Column: Down on the Farm with The Gog’s Charles Bradford
In his first column for Velvet, The Gog’s Charles Bradford reflects on his family’s 100 years at Heath Farm - and looks forward to a year of fine food
How things have changed at Heath Farm - a place that you will probably know as The Gog - over the last 100 years. I often wonder what Great Grandad would make of the hustle and bustle of the farm shop even on these cold, short days of winter!
Shortly after moving here, Fred would have found the farm to be a much quieter place, particularly in the heavy winter snowfalls of 1919-20. Despite the road outside the farm being a main connection between Cambridge and Colchester, a good covering of snow on the ‘moderate’ incline would have rendered it almost impassable for some of the winter, his focus being on keeping his family warm, the animals sheltered and fed, with the occasionally request for assistance from drivers abandoning their cars or lorries.
The challenges faced on the farm these days are worlds apart. As for many, the beginning of a new year is a time when The Gog has a period of reflection on the glorious excesses of Christmas and the heady fun of the previous summer and looks forward to the year ahead.
As I consider and plan for our year and beyond, there are simply so many exciting things happening in the specialist food market, where, as an independent retailer, we can make a genuine difference and aim for ‘best in class’.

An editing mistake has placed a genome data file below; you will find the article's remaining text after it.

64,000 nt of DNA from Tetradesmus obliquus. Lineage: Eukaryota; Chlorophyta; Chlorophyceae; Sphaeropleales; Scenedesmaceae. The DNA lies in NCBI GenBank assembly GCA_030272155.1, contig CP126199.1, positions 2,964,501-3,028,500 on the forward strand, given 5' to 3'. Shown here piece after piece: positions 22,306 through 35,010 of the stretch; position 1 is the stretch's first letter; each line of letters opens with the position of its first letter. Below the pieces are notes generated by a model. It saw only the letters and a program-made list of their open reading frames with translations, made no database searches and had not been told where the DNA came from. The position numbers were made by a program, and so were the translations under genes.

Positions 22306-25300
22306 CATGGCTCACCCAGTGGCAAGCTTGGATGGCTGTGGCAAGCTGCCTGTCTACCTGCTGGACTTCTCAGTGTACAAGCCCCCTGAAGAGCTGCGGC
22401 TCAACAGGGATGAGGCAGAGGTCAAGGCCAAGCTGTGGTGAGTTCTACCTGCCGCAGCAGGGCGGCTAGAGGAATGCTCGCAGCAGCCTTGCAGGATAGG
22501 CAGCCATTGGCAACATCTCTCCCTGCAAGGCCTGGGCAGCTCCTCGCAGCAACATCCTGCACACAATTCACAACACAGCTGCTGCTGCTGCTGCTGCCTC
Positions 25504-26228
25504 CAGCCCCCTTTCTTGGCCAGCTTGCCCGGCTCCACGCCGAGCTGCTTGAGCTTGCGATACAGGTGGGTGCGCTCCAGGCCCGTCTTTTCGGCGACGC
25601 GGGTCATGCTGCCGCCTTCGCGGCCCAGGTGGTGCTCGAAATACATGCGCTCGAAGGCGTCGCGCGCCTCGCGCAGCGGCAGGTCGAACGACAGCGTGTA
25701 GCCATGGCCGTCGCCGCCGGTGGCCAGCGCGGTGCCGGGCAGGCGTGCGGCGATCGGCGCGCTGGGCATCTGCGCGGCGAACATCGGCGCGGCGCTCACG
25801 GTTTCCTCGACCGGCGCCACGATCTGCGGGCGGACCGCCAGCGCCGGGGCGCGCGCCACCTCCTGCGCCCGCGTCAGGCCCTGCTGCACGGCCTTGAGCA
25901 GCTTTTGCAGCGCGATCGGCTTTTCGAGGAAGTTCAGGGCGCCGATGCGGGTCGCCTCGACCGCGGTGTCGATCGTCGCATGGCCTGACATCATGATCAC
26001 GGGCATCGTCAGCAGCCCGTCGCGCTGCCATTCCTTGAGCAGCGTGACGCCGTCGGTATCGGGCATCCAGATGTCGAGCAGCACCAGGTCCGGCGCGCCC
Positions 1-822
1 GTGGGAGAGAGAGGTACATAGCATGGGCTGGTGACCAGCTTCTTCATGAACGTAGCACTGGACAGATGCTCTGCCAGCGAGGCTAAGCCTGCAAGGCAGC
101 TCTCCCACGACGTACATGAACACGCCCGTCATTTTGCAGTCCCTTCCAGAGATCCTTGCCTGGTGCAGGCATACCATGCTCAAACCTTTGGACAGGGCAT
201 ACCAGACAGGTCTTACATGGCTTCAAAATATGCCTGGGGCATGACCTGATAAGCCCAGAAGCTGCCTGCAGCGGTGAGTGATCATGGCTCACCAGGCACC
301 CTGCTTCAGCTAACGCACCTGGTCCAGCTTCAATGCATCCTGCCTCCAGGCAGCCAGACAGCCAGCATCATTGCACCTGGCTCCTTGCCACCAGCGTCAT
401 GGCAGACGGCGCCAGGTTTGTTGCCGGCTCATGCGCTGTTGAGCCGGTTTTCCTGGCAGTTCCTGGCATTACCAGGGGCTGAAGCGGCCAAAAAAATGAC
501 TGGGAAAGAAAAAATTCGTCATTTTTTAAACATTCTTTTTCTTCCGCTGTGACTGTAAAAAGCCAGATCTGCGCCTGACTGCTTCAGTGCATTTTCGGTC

Whether you’ve personally started adopting it or not, plant-based (slightly less provocative than ‘vegan’) eating is definitely here to stay, being seemingly vital for the planet and also enabling us humans to achieve a better balance in our diets. We’re developing more products for our successful plant-based range, which has seen a real surge in demand. As an aside, Marcus, my brother, has been teasing us with his development of a ‘vegan sausage roll’; we’re several versions in now, as he strives for the perfect consistency.
There has definitely been a significant swing in consumer habits toward meat over the past 12 months, with customers being much more considered about what they are buying. Quite rightly, people are consuming less meat, but when they do it simply must be better: better provenance, better quality and better tasting. The Gog butchery is busier than ever as a result.
We’ve managed to make some huge reductions in the amount of single-use plastics across the business over the last couple of years, but there’s still many improvements that we can make as a small, independent business.It is both costly and very tricky to find suitable alternatives, but something we must continue to do; it’s hard to imagine the enormity of the task ahead for the large multiple supermarkets, even given their huge resources.
It is still only 15 years since we started this essentially diversification project in an attempt to rejuvenate the struggling farm. We’ve come a long way in many areas, with so much more to learn in others, but I guess that is the charm and rollercoaster ride that is building a family food business on a farm site that is several hundred years old.
As I finish writing, I note that there are still things that haven’t changed: it’s cold, dark and quiet outside on the farm, the fields are dormant waiting for spring, the log fire that Grandad enjoyed in the farmhouse roars behind me, and Jensen, like many previous Heath Farm dogs, is curled up in a prime position for the evening, dreaming of rounding up animals.
The Gog Farm Shop is at Heath Farm, Shelford Bottom, Cambridge CB22 3AD. See thegog.com and follow on social for more.
Read moreFood and Drink
More by this authorVelvet Magazine contributor